Young people come to counselling for a lot of reasons, sometimes it’s their decision for the majority it’s a decision that’s been made for them by adults. In contrast, in my private practice, adult clients make their own choices. They might have looked at several counsellor profiles online and done some research about what kind modality of therapy they feel might best suit them. Some have had a few trial sessions and make a choice after meeting two or even three therapists. It may well be that seeking counselling has been suggested by a partner, friends or family members, but it is still their choice to seek counselling.
Parents often ask me after telling me their child needs support “How do I get my child to come willingly to counselling?” If we think about the processes briefly outlined above, we might ask how we can reframe that question. Better if a young person is asking “How can counselling help me?” rather than “Why are you making me go see a therapist?”
I think the key to this is to give young people as much information beforehand as possible and share decision-making. Young people often are frustrated about freedoms and the exercise of choice so don’t compound the situation. It is them who will need to sit in the room and do the work after all. Make it clear they have a choice.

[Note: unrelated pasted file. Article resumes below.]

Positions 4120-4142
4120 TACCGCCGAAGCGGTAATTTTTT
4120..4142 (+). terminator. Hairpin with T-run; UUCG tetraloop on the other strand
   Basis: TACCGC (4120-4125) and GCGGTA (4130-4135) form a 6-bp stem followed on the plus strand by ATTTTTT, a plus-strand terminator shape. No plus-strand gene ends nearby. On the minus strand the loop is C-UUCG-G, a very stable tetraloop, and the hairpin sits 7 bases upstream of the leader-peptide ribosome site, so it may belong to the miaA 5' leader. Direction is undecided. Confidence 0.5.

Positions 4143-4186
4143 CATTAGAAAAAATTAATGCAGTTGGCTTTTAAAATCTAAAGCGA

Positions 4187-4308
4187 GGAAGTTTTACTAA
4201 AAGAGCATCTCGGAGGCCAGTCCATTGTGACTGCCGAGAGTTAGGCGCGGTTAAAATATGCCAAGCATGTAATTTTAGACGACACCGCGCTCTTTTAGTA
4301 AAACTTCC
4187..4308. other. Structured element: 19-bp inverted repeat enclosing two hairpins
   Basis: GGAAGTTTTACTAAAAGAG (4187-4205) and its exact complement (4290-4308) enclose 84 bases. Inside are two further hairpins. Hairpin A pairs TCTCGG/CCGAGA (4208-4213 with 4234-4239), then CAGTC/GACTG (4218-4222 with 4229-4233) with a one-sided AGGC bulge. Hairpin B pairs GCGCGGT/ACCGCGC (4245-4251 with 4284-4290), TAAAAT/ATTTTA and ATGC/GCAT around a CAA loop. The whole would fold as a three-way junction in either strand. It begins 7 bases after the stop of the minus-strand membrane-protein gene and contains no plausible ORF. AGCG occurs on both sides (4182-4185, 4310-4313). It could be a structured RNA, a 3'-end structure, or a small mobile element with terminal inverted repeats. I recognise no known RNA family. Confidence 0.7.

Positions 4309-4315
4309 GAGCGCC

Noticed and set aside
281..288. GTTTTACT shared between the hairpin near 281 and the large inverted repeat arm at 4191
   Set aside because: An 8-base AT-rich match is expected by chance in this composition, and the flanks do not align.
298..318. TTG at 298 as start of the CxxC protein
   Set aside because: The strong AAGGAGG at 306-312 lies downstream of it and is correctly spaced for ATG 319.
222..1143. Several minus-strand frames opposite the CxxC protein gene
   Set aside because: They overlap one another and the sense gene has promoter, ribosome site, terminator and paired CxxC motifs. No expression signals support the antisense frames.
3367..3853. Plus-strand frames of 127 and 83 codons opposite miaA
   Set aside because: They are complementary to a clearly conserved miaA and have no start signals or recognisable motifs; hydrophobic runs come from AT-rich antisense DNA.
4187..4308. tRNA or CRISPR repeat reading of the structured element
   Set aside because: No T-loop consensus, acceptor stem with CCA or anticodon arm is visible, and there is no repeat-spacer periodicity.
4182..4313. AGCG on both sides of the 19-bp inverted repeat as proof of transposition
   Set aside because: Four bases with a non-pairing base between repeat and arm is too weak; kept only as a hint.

Talk to the young person about how counselling works and what the benefits are. Let them know that while there is no stigma asking for help that nobody needs to know about the therapy either. Assure them counselling has helped a lot of people from all walks of life and all age groups. Most importantly tell them if after going to a session they don’t want to return to that counsellor then you will respect their decision.
Instead of just showing them a profile of the counsellor you think they ought to see, suggest they help to choose from an accredited therapist directory. Let them read the biographies and if they have questions can email or text most counsellors prior to a meeting. If you have been recommended someone you still ought to make sure the young person has read about them and feels comfortable with what they can see online.
Most therapists offer a free initial consultation – and all should in my opinion. This is a two-way street. I wouldn’t work with someone who I felt I could not help especially if they required specific skills and experience that I just don’t have. If a client tells me, after an initial consultation, they have decided they are not ready or that they want to work with someone else I don’t take it personally; they are exercising choice. Make it clear to the young person involved they have the same options.
It’s important that the young person gets to decide the agenda for therapy and knows they will be heard in confidence. Counsellors aren’t teachers or police officers, nor should we tell clients, of any age, what to do. A counsellor is there to listen and not judge and to help clients find better ways of being.
I don’t have all the answers because we are all so unique and different but the more information a young person has the less anxious they will be about seeing if counselling is right for them. If you have any questions please drop me an email at firstname.lastname@example.org
Written by Owen Morgan